Egypt

Hawass

Cairo: Egyptology in crisis

As the Arab Spring flooded through Egypt’s Tahrir Square, the old political order was swept away – and with it went Egyptology’s most controversial exponent, Dr Zahi Hawass. Tom St John Gray followed events earlier this year and now considers the consequences.

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Infra-red imaging used to discover thousands of ancient Egyptian sites

Archaeologist Sarah Parcak, who teaches at the University of Alabama at Birmingham, admits to being astonished by her own achievement: ‘I couldn’t believe we could locate so many sites all over Egypt,’ she told the BBC recently, ‘using the new technique of infra-red satellite imaging.’ No less than 17 lost pyramids, more than 1,000 tombs, […]

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Egyptian Enigma: The Starving of Saqqara

Packed in a crate with artefacts from the Middle East, the eery figures arrived in Montreal, Canada, in the mid 1950s. A simple hand-written label read: The Starving of Saqqara. But nothing else is known of this mysterious sculpture. A rare find, or a clever fake?

Classics professor Peter van Minnen works with papyri.

Papyrus Stories

Everyday concerns in ancient Egypt still resonate today, according to the latest issue of The Bulletin of the American Society of Papyrologists, the journal of those who study texts on papyrus, mainly from ancient Egypt. New texts are continually being found, especially in museum and private collections, because antiquities dealers of the past would often […]

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Journey through the Afterlife: Ancient Egyptian Book of the Dead

In 1819, the English physician and polymath Thomas Young – best known to archaeologists for his work in deciphering the Egyptian hieroglyphs – published a pioneering article in the Encyclopaedia Britannica. It offered a tentative decipherment of the Rosetta Stone and outlined the scope of a new science, today known as Egyptology. Towards ancient Egyptian […]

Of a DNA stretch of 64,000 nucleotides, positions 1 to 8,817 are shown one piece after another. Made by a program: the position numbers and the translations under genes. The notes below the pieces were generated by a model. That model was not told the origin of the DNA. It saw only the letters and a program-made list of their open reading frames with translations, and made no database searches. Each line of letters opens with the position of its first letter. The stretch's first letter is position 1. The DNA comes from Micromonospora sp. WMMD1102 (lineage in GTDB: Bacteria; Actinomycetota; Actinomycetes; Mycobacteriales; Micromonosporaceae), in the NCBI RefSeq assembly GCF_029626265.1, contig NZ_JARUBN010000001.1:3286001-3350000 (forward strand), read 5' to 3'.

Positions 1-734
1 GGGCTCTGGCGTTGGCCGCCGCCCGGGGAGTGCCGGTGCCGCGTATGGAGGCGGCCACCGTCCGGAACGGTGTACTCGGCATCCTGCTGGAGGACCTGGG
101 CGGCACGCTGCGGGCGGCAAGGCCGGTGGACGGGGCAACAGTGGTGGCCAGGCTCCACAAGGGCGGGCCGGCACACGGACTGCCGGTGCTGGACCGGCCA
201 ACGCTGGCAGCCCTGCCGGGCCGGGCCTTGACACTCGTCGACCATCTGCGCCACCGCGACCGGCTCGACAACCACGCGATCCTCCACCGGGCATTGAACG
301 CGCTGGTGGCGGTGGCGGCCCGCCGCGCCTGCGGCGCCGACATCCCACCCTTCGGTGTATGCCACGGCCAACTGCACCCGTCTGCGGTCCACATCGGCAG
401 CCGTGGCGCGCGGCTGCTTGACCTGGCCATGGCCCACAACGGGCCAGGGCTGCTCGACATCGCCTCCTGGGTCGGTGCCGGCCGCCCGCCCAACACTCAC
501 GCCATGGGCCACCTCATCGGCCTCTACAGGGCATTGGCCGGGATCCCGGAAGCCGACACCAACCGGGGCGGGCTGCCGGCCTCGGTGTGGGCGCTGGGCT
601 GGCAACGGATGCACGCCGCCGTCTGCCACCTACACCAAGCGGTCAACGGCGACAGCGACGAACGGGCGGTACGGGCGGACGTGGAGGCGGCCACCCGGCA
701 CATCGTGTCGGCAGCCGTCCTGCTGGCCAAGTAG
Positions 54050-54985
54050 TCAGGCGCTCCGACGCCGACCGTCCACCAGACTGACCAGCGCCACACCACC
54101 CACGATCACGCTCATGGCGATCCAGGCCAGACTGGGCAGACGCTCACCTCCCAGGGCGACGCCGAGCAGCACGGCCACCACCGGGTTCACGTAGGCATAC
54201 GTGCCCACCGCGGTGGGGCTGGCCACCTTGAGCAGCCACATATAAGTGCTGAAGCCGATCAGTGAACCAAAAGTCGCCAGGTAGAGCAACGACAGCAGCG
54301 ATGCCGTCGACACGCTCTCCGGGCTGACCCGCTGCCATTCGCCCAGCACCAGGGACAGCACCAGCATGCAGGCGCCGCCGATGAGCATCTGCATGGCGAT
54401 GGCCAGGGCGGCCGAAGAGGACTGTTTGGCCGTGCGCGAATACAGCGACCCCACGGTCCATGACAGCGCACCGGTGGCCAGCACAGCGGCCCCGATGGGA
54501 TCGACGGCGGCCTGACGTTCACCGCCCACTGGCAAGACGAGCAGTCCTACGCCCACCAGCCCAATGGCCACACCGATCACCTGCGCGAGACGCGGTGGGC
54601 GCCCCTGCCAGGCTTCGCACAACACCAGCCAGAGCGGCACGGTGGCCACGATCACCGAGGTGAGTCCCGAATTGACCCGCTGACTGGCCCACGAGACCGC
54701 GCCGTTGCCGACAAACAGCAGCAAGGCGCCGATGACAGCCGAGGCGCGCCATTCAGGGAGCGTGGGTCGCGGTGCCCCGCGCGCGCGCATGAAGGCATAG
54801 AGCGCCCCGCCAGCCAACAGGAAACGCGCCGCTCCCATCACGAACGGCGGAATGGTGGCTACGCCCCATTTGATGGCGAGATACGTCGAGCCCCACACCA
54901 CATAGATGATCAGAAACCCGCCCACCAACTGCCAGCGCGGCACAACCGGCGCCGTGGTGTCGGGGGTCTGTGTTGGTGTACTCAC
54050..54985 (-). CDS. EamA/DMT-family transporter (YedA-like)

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Egypt: Queen of the Desert

Khentkawes is hardly a household name. The historical record passes over this elusive figure without comment, while the scraps that testify to her existence could seem worthy of no more than a stale footnote in the annals of Ancient Egypt. Yet archaeology shows otherwise. It is revealing an exceptional and powerful lady who lived during […]

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Death on the Nile

Ancient Egyptians believed death was survivable. Far from resting in peace, their demise catapulted them into a disorientating netherworld roamed by gods and demons. This marked the beginning of a new and dangerous journey. The ultimate goal was to enter the realm of the gods; but to reach this a spirit needed to negotiate the […]

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Rosetta Stone

How did a slab of black granite become the key to deciphering hieroglyphs

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Lost Tombs of Thebes

The Valley of the Nobles, just east of the Valley of the Kings, contains
some of the most spectacular ancient Egyptian tombs. However, most remain unknown to the general public. Now, Egypt’s leading archaeologist, Zahi Hawass, has initiated major investigations, as illustrated in his splendid new book The Lost Tombs of Thebes, from which edited extracts follow.

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Lost Languages

From Minoan Linear B to Maya glyphs, Andrew Robinson explains how to decode the past

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Saqqara

Seeking Saqqara’s New Kingdom Tombs

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